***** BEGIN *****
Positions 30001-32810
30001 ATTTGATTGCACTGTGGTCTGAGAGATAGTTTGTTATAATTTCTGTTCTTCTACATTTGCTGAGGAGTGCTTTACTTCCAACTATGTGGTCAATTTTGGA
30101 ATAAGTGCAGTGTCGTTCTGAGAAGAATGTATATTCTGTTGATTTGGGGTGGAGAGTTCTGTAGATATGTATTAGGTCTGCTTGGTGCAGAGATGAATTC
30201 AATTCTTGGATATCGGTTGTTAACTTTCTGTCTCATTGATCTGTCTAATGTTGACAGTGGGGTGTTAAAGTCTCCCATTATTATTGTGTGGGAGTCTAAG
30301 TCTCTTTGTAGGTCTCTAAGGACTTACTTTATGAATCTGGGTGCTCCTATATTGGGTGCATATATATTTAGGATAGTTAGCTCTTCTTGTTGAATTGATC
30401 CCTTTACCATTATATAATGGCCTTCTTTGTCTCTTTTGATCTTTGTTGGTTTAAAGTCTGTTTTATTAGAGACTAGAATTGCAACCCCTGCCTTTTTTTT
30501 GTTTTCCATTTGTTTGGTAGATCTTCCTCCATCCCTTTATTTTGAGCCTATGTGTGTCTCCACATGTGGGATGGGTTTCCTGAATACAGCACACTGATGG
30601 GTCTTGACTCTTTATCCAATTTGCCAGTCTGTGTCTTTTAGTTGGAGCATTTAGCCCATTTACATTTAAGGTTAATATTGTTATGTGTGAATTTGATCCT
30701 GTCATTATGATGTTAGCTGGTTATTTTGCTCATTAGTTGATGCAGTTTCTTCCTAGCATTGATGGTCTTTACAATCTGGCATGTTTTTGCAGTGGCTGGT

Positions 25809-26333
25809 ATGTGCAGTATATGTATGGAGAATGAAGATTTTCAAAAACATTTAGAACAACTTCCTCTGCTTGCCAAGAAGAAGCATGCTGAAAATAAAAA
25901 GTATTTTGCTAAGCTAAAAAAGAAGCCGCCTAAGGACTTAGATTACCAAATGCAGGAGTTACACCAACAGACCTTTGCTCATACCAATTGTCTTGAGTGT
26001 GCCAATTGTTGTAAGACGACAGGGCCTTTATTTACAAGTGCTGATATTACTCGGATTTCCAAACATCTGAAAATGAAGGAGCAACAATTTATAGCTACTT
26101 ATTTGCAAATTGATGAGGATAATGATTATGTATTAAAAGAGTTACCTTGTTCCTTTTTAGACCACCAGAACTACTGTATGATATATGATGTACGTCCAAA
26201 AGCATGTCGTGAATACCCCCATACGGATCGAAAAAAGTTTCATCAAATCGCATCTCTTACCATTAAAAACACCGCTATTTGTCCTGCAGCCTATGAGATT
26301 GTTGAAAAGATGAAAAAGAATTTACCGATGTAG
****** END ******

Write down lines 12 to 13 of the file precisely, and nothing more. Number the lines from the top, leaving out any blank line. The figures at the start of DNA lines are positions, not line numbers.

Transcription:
25901 GTATTTTGCTAAGCTAAAAAAGAAGCCGCCTAAGGACTTAGATTACCAAATGCAGGAGTTACACCAACAGACCTTTGCTCATACCAATTGTCTTGAGTGT
26001 GCCAATTGTTGTAAGACGACAGGGCCTTTATTTACAAGTGCTGATATTACTCGGATTTCCAAACATCTGAAAATGAAGGAGCAACAATTTATAGCTACTT